Clearly Chris Carson wasn’t John and Pete’s “average” drafted running back.
Group 2 vs. Group 3
The running backs selected in Rounds 3 through 7 vs. Chris Carson.
Laughable . . . utterly laughable.
Which just proves how much of an outlier Chris Carson is.
Carson has 13 fewer seasons and 143 fewer games than all of the RBs in Group 2, yet Carson has 158 more carries and 802 more rushing yards. Plus, double their rushing TDs and more receiving TDs as well.
Group 1 vs. Group 2
Comparing the early-round RBs (Group 1) to the later-round RBs (excluding Carson), the early-round RBs have 10 fewer seasons and 109 fewer appearances, but almost double the starts (31 vs. 16), 132 more carries, 1,183 more rushing yards, and 16 more rushing TDs.
One last comparison
A lot of times when I start an article like this, I don’t really know where the data is going to take me.
That said, lest I be accused of excluding Chris Carson to push my own narrative, here is a comparison of all of Seattle’s “later round” RBs vs. those taken in Rounds 1 and 2.
Spoiler: It doesn’t really change things all that much.
All Round 1 and Round 2 running backs:
- 3 players
- 8+ seasons in Seattle
- 83 games with 31 starts
- 773 carries for 3,883 yards and 28 TDs
- 77 receptions for 509 yards and 2 TDs
AVERAGE Seattle back selected in Round 1 or Round 2:
- 2.67 seasons
- 27.7 games with 10.3 starts
- 257.7 carries for 1,294.3 yards and 9.3 TDs
- 25.7 receptions for 169.7 yards and 0.67 TDs
All RBs selected in Rounds 3 through 7, including Chris Carson
- 9 players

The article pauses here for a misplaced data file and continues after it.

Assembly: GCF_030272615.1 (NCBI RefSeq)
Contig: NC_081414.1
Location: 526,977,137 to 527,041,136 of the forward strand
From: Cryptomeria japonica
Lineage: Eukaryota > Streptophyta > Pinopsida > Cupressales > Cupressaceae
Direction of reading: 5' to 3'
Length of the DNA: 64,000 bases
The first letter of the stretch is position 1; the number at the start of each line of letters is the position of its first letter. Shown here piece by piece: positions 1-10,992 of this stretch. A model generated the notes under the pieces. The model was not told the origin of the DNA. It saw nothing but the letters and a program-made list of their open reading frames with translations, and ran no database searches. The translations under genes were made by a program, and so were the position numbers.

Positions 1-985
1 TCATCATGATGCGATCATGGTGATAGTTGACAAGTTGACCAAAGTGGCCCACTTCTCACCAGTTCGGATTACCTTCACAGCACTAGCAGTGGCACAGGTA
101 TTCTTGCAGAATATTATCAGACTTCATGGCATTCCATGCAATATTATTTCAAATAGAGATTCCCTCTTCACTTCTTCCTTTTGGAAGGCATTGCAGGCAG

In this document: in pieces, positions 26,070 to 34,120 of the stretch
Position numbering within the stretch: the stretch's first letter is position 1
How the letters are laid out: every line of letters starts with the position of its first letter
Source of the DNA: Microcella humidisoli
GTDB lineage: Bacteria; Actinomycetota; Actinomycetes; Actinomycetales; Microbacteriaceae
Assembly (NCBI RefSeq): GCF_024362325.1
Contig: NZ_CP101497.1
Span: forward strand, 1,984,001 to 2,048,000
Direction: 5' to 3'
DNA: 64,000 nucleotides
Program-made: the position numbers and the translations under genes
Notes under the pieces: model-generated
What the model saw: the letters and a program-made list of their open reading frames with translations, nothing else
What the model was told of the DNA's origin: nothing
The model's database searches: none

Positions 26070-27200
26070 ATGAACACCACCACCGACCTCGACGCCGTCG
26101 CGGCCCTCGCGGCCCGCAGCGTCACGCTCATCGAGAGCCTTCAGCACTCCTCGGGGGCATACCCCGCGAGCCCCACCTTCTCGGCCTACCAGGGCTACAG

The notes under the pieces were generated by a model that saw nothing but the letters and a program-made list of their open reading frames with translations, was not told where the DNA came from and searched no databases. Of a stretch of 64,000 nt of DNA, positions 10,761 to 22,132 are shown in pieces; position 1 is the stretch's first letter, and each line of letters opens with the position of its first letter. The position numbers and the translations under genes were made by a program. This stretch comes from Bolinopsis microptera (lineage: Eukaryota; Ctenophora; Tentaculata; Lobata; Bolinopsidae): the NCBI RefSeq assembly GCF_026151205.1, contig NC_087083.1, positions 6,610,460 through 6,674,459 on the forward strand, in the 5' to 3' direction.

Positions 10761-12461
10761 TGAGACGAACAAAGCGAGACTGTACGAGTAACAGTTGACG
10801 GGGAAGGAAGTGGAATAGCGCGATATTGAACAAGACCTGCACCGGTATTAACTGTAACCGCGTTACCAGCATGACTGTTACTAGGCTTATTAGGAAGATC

- 23+ seasons in Seattle
- 241 games with 64 starts
- 1,410 carries for 6,202 yards and 36 TDs
- 293 receptions for 2,633 yards and 12 TDs
AVERAGE Seattle back selected in Rounds 3 through 7:
- 2.56 seasons
- 26.8 games with 7.1 starts
- 156.7 carries for 689.1 yards and 4 TDs
- 32.6 receptions for 292.6 yards and 1.33 TDs
Heading into the 2023 NFL Draft, the Seahawks have exactly one starter-level running back on their roster (Kenneth Walker III), one replacement-level running back on their roster (DeeJay Dallas), and one running back on a ‘Future’ contract (Darwin Thompson) who’s probably little more than a training camp body.
At a minimum, Seattle needs another starter-level running back and another replacement-level running back.
Given the slim-pickings left on the free agent market, the starter-level running back almost certainly has to come out of the draft.
And, as the data in this article has shown, unless Chris Carson-style lightning happens to strike twice and exactly when we need it to, the running back we draft to pair with K9 should be (and almost has to be) an R1 or R2-level running back.
Opinions will vary, but in my view, there are only two or three running backs that qualify as R1s or R2s in this year’s draft.
Spoiler: They’re mentioned in the intro to this article.